[...] Read more.
The recovery of physiological functionality, which is commonly seen in tissue mimetic three-dimensional (3D) cellular aggregates (organoids, spheroids, acini, etc.), has been observed in cells of many origins (primary tissues, embryonic stem cells (ESCs), induced pluripotent stem cells (iPSCs), and immortal cell lines). This plurality and plasticity suggest that probably several basic principles promote this recovery process. The aim of this study was to identify these basic principles and describe how they are regulated so that they can be taken in consideration when micro-bioreactors are designed. Here, we provide evidence that one of these basic principles is hypoxia, which is a natural consequence of multicellular structures grown in microgravity cultures. Hypoxia drives a partial metabolic reprogramming to aerobic glycolysis and an increased anabolic synthesis. A second principle is the activation of cytoplasmic glutaminolysis for lipogenesis. Glutaminolysis is activated in the presence of hypo- or normo-glycaemic conditions and in turn is geared to the hexosamine pathway. The reducing power needed is produced in the pentose phosphate pathway, a prime function of glucose metabolism. Cytoskeletal reconstruction, histone modification, and the recovery of the physiological phenotype can all be traced to adaptive changes in the underlying cellular metabolism. These changes are coordinated by mTOR/Akt, p53 and non-canonical Wnt signaling pathways, while myc and NF-kB appear to be relatively inactive. Partial metabolic reprogramming to aerobic glycolysis, originally described by Warburg, is independent of the cell’s rate of proliferation, but is interwoven with the cells abilities to execute advanced functionality needed for replicating the tissues physiological performance. Full article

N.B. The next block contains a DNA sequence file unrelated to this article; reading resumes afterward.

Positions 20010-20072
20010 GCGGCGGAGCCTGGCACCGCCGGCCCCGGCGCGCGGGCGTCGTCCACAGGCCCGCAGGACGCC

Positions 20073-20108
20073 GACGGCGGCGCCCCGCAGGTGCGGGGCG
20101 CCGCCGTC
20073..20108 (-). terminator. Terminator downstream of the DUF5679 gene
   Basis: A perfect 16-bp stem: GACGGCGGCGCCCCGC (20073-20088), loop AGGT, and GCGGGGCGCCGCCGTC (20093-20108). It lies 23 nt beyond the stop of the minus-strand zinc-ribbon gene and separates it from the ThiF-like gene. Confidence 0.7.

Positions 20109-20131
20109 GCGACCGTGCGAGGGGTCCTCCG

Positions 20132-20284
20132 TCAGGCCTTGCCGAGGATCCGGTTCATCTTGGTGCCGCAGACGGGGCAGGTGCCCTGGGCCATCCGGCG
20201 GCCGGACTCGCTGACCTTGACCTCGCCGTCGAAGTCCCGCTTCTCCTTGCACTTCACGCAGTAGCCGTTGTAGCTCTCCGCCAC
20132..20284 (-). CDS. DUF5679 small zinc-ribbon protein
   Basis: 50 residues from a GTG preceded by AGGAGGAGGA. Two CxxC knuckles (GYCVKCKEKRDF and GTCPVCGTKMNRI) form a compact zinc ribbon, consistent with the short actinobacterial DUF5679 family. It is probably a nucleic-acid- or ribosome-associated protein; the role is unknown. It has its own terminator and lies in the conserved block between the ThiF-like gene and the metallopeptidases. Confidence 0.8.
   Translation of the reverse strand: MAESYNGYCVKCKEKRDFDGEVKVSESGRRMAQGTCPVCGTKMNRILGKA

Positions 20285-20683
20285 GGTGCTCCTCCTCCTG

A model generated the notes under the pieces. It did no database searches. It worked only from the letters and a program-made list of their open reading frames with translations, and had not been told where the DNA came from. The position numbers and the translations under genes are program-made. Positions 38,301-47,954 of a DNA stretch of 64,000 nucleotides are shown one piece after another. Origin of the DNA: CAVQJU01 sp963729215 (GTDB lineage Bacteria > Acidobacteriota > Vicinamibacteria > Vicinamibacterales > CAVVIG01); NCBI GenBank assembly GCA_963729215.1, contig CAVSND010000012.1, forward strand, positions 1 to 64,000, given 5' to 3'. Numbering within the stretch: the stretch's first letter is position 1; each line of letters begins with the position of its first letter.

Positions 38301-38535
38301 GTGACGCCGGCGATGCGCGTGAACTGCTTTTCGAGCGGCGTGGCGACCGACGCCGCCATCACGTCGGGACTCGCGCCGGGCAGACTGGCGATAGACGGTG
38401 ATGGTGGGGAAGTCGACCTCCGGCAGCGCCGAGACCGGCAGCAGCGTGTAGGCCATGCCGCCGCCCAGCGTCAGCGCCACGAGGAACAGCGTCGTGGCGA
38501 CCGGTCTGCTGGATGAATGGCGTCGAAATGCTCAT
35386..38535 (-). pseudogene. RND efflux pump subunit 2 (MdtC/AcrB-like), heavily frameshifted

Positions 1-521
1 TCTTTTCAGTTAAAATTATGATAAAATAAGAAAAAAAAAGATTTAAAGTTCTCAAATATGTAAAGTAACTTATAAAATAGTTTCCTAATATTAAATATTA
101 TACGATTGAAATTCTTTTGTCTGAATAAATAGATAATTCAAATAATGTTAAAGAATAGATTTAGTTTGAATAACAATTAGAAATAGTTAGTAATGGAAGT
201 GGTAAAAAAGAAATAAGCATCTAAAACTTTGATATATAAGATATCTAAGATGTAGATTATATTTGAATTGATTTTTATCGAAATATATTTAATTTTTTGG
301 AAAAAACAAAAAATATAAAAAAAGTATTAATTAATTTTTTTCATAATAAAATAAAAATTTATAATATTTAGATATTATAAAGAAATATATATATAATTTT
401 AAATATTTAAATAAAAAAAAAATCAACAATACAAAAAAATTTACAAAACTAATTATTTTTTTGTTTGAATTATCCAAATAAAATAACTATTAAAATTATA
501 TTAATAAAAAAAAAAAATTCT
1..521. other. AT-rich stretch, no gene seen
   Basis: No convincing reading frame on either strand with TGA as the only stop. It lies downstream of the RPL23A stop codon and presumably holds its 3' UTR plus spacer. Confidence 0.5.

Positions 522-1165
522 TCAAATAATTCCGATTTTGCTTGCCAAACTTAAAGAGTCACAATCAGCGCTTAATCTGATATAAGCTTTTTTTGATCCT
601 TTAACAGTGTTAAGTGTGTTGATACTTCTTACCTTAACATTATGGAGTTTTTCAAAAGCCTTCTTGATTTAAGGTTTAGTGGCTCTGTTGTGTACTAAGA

(This article belongs to the Special Issue Advances in Micro-Bioreactor Design for Organ Cell Studies)
Figures

Open AccessArticle Microscale 3D Liver Bioreactor for In Vitro Hepatotoxicity Testing under Perfusion Conditions
Bioengineering 2018, 5(1), 24; doi:10.3390/bioengineering5010024
Received: 12 February 2018 / Revised: 7 March 2018 / Accepted: 12 March 2018 / Published: 15 March 2018
PDF Full-text (2487 KB) | HTML Full-text | XML Full-text | Supplementary Files